You can see anything you might ever want to see on TV. Tremendous stuff. That wasn’t always the case.
In fact, there was a time, children, when houses were barely big enough to keep a nuclear family of four penned in. Darkness was on the face of the living room and there was nothing but tiny furniture and a singularity and then suddenly BANG there was a gigantic box squatting in the corner. There would be a little screen in the middle like a bloop of jelly on a big Danish and everyone would crowd around it like it was a campfire, with the littlest kid right up front at eye-ruining distance to change the channels and wiggle the rabbit-ears on request.
Ed Sullivan and Groucho Marx lived in the box, but It was early in the TV universe and there was only one real star that faded out every night. There were some good shows and a whole lot of bad shows but we all thought things were going to brighten up considerably when cable TV came in.
The way I remember it, we would go from three stodgy broadcast channels with cigarette ads to ten thousand channels and no commercials. I don’t know what happened. There were gobs of ads. Everyone was so surprised. And the Marlboro man was gone but suddenly there was no end of drugs you should ask your doctor about in case they were right for you. AND, there were only about sixty channels and 58 of them were total crap: My Mother The Car marathons and such. It was all a terrible disappointment but most people didn’t mention it because they had so much invested in cable TV being awesome. Nobody wants to be played for a fool.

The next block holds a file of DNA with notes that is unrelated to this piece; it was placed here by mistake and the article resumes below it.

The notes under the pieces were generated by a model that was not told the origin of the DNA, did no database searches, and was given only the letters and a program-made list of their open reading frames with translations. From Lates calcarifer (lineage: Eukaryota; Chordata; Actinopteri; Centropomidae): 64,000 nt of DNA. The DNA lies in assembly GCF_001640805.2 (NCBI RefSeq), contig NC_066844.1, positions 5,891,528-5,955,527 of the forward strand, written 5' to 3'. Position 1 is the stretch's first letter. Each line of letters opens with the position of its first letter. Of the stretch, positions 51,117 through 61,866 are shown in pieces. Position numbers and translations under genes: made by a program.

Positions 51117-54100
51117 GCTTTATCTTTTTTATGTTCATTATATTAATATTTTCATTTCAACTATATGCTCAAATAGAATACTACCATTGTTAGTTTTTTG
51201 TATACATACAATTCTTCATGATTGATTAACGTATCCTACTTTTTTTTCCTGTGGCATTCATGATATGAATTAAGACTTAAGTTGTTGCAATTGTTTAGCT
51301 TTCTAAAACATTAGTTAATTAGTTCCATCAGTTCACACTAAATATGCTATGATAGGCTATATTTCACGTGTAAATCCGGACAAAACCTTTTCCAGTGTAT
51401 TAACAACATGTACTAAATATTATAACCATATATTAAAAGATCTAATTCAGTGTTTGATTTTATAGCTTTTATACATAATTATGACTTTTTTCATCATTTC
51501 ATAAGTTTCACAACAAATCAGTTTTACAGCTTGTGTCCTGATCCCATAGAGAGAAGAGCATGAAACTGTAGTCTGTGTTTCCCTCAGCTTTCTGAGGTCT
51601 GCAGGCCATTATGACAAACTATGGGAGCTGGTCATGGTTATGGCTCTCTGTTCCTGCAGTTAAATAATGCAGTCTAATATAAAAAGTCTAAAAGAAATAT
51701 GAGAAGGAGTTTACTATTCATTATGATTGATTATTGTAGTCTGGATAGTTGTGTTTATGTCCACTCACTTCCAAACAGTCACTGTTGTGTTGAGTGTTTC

Now, though, one way or another, there really is a lot of cool stuff on TV. All sorts of outfits will funnel you truly good movies and well-written series. Not for free though. And Dave and I don’t get to see any of it. Somewhere along the line our internet company quit sending us what we were used to and offered us Directv instead. It cost $141 a month and yes, $141 isn’t as much money as it used to be, but it’s way too much for NCIS reruns and Family Feud. Although, that Steve Harvey! He’s a hoot! He ain’t a $141 hoot though.
I was aware that this isn’t how most people watch TV anymore. Instead they have weird little interventionist devices that suck good content out of space and onto your screen. There are five hundred different streaming services, and, as in all cases involving excessive choice, I simply did not know what to do.
So we bumbled along with our expensive crappy service plus Netflix, and then our TV, which is by far the largest TV we’ve ever owned and was given to us by our nephew when he got a bigger one, quit getting Netflix. Netflix warned us. “Your device will no longer support us two weeks from now,” it said, like our TV was a deadbeat dad or something, and so I canceled my subscription, although I was then two days into the next payment cycle, so I still had Ghost Netflix for another month. Plus NCIS reruns and Family Feud.
For $157. It was not ideal. We needed help. We needed Ted Lasso, according to everybody in the world. We needed the Daves.
To be continued.